• There are 2 phases:
    • Passive phase - no maternal urge to push and the fetal head is still relatively high in the pelvis
    • Active second stage
    • Accomplished by downward thrust offered by
        • ↑ uterine contractions
        • voluntary contraction of abdominal muscles
    • Bearing down efforts
        • Breath hold; strain down as in defecation desire
    • Descent of the head.
  • 10.
    • Series of changes in position and attitude that the fetus undergoes during it passage through the birth canal
    • Engagement
    • Descent
    • Flexion
    • Internal rotation
    • Extension
    • Restitution
    • External rotation
    • Lateral flexion ( Expulsion )
  • 11.
    • Head normally enters pelvis in the transverse position.
    • Engagement occurred when the widest part of the presenting part has passed successfully through the inlet.
    • More than two-fifth palpable abdominally, the head is not engaged.
  • 12.
    • A continuous movement
    • Brought by:
      • uterine contraction
      • pressure of amniotic fluid
      • contractions of abdominal muscles
    • In primigravida – engagement occur before onset of labour, descent continues in the second stage of labour
    • In multigravida – descent follows engagement
  • 13.
    • At the beginning of labour, head of fetus is possible for some degree of flexion.
    • Presenting diameter (11.5cm)
    • As labour progresses , the head of fetus meet the resist a nce of lower uterine segment.
    • Presenting diameter:
    • O ccipitobregmatic (9.5cm)
    • Flexion has advantage of bringing the shortest diameter of the head into descent.
  • 14.
    • Important factor: Resistance of pelvic floor
    • Occiput r if head is well flexed  occiput will be leading point  encouraged to rotate anteriorly  sagittal suture now lies in AP diameter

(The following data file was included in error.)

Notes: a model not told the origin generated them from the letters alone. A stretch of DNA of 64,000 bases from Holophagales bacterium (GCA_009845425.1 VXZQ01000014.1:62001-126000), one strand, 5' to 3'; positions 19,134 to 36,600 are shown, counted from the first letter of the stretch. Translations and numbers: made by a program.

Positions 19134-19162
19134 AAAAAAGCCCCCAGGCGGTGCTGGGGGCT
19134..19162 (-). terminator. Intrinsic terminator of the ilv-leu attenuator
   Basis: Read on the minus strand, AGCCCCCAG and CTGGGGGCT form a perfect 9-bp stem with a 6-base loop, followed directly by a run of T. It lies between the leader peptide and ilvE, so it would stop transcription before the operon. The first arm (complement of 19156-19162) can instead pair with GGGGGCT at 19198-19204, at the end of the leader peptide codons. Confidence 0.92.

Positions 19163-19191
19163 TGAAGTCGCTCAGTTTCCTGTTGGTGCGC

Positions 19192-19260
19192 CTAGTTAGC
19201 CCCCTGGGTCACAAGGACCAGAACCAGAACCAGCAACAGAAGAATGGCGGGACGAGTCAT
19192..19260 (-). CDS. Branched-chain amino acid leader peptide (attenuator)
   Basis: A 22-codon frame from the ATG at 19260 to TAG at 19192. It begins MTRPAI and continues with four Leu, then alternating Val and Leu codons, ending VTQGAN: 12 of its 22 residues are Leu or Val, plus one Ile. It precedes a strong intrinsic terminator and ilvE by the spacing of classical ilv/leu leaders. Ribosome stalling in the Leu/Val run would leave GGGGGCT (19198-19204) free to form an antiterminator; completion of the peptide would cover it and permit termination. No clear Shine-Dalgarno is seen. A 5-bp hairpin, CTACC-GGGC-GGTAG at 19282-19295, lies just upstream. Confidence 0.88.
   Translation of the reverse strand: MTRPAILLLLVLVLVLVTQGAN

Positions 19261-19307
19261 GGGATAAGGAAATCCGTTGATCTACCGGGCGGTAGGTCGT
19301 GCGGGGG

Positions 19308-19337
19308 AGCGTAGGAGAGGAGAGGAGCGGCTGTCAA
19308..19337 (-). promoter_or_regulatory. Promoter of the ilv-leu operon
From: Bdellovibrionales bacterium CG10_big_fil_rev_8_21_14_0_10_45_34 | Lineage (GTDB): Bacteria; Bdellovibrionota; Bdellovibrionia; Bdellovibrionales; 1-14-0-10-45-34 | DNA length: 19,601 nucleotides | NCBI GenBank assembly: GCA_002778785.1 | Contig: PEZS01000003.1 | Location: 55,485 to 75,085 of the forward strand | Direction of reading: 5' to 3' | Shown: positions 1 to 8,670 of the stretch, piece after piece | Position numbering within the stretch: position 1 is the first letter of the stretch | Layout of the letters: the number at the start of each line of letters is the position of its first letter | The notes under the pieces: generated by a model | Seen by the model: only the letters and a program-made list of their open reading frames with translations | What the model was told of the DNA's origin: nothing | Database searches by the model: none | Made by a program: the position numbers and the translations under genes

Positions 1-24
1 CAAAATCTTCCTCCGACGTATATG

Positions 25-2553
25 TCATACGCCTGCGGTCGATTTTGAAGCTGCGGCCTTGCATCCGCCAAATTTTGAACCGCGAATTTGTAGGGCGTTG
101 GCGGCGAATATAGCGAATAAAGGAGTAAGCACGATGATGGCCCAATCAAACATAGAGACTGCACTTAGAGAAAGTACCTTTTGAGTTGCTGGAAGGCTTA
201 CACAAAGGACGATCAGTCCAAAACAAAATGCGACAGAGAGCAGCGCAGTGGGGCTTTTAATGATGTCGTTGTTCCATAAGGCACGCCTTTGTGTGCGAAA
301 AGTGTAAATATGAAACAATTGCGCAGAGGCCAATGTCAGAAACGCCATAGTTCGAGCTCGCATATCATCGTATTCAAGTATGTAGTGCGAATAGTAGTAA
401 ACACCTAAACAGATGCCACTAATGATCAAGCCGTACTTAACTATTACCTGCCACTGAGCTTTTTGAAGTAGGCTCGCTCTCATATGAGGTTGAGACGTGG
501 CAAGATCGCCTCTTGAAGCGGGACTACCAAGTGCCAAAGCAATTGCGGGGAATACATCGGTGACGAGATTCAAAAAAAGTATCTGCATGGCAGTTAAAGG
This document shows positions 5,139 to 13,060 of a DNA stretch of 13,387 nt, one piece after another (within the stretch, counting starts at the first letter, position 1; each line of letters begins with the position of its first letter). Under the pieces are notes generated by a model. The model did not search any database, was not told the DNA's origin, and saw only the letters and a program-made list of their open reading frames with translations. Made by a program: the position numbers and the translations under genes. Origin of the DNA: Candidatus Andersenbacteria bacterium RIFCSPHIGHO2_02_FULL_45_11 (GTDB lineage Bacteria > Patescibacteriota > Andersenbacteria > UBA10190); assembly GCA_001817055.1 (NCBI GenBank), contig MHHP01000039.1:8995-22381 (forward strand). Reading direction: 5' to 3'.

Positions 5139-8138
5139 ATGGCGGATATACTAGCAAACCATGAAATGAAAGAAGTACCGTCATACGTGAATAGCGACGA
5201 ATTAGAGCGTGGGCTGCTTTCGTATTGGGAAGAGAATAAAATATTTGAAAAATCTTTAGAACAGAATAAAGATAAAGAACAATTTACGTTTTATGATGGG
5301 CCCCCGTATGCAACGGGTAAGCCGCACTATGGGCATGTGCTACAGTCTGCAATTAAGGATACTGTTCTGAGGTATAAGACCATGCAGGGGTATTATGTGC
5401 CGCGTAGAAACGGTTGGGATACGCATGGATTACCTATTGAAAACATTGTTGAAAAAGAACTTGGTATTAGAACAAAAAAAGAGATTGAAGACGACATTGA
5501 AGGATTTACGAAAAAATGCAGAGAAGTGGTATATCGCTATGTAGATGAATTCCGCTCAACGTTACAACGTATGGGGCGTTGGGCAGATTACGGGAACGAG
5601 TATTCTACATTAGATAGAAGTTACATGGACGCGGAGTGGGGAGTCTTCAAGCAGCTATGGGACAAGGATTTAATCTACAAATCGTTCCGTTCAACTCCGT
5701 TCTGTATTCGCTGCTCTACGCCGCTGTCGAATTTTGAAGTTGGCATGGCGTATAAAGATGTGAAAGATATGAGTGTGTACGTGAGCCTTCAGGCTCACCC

• Rotates from LOT(L eft occipitotransverse (90 0 ) /LOA- Left occipitoanterior (45 0 ) position to lie under the subpubic arch.
    • Head now in occipito-anterior (OA) position
    • Shoulders is in left oblique of the brim
    • The internal rotation cause a slight twist in the neck of the fetus (the head is no longer in direct alignment with the shoulder).
  • 15.  
  • 16.
    • Occiput is below symphysis pubis.
    • 2 forces:
        • Uterine contraction – posterior & downward
        • Resistance of pelvic floor - upward and forward
    • The well flexed head now extends and the occiput escapes from underneath the symphisis pubis and distends the vulva.
    • Crowning
      • That stage of childbirth when the fetal head has negotiated the pelvic outlet and the largest diameter of the head is encircled by the vulvar ring .
    • Occiput is delivered followed by bregma, brow and face.
  • 17.
    • Rotation of the head 45° to restore the position of the head of fetus - to correct the twist in the neck that occurred during internal rotation.
  • 18.
    • In order to be delivered, the shoulders have to rotate into the direct AP plane(the widest diameter)
    • External rotation cause rotation of the head 45 ° towards mother left thigh in the same direction as restitution.
    • Thereby relationship of head with shoulder is restored.(same alignment)